Senior Educational Consultant
June 17, 2013
By Steve Benton
From time to time instructors raise concerns about what they call “survey fatigue.” They fear that college students are asked to complete too many surveys and may be reluctant to respond to requests to rate another course. Moreover, some worry that the 47-item IDEA Diagnostic Form (DF) is too lengthy—that students will not finish the entire instrument.
We understand these concerns, which is why we regularly track student response rates. The percent of students who respond to the invitation to complete IDEA student ratings is high for both the DF and Short Form (SF). In the 2012 research database, the response rates were nearly identical for the paper format: 81% for the DF (86,319 classes) and 80% for the SF (32,981 classes). For the online version, the DF had a slightly higher response rate (67%) than the SF (62%). So, contrary to expectations, students are somewhat more likely to respond online to the longer DF than the SF.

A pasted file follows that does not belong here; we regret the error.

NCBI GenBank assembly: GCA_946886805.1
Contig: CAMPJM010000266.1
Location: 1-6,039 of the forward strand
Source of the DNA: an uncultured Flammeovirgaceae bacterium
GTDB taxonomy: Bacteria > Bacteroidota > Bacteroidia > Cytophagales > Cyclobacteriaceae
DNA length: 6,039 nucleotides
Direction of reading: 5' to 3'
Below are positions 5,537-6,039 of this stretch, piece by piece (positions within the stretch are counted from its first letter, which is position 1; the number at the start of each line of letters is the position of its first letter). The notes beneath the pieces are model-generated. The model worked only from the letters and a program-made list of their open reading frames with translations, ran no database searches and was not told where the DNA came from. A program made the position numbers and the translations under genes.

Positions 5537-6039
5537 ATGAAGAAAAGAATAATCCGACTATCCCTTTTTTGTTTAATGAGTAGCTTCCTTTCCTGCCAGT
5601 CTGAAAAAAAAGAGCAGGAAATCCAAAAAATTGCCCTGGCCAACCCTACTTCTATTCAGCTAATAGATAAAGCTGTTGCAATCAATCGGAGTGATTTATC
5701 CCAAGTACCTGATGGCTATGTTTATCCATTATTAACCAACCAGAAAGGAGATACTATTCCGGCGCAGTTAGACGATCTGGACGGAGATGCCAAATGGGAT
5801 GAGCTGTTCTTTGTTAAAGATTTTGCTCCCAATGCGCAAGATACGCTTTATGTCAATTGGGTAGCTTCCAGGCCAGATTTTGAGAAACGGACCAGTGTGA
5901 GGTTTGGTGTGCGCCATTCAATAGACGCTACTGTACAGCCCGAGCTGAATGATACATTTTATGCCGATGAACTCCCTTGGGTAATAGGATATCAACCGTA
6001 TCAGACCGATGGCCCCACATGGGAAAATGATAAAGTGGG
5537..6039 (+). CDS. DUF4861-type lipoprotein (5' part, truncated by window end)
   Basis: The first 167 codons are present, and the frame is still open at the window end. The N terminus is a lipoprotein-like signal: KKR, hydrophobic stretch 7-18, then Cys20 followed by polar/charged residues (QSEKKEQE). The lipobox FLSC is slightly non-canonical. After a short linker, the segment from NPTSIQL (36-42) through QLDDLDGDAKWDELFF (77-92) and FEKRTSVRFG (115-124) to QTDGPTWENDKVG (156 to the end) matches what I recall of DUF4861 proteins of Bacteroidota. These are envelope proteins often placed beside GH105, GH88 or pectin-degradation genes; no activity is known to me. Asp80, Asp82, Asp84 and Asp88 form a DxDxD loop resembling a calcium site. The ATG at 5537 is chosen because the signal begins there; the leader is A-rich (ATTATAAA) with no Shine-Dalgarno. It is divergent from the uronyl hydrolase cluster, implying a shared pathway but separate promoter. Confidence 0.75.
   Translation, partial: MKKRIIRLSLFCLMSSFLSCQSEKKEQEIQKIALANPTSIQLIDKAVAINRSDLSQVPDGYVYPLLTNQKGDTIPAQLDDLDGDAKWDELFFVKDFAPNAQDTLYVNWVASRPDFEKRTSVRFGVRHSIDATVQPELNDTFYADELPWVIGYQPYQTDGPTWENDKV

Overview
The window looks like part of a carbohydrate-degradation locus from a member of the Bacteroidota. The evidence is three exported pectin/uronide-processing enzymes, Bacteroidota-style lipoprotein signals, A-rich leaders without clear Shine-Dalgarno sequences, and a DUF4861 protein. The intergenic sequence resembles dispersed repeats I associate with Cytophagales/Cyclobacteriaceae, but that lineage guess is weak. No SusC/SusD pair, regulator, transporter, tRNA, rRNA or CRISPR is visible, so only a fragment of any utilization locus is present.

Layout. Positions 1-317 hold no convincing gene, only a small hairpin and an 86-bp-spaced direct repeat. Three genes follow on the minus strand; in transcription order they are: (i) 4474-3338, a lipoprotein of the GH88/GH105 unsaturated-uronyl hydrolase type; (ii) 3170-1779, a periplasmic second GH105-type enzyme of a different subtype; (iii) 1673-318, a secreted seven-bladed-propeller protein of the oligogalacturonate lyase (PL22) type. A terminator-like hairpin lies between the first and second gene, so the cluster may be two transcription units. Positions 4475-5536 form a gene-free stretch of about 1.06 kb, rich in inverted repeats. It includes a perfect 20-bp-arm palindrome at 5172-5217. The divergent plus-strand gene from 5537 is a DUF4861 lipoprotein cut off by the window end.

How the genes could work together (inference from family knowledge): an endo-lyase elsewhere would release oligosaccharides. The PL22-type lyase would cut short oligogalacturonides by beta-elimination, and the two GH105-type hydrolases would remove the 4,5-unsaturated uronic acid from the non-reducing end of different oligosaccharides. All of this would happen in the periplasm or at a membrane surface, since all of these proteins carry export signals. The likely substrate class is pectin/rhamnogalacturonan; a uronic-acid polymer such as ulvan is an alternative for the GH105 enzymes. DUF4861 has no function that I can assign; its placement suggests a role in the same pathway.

But what effects do survey length and format have on student non-response rates to individual items? Does the percent of students not responding to a given item increase as the survey lengthens? In other words, do they become “fatigued” as they go through the instrument? Moreover, are non-response rates to items that come at the end of the lengthier DF much higher than those at the end of the SF? Finally, does administering the surveys online versus on paper make a difference?
To answer these questions, we looked at the percent of missing values for each item on the DF and SF in approximately 3 million individual student ratings. The good news is that the percent of non-respondents to each item, on average, is about 1% across both the DF and SF. So, that means in a class of 100 students no more than about 1 student, on average, would fail to respond to a given item.
However, there are very slight trends to respond less frequently as the item number increases. Specifically, the percent of non-response increases slightly on the last few items of the DF to about 2%. But, those last few items are for the most part experimental and do not affect the overall instructor or course evaluations.
The number of unanswered items in all forms is quite small for all items in the questionnaires, across both online and paper formats. So even though there is slightly higher non-response toward the end of the DF, it is not likely to be of any practical importance: The number of students out of 100 choosing not to respond to the last few items is, on average, no more than 2.
The bottom line is that users of IDEA need not be overly concerned that “survey fatigue” adversely affects student ratings.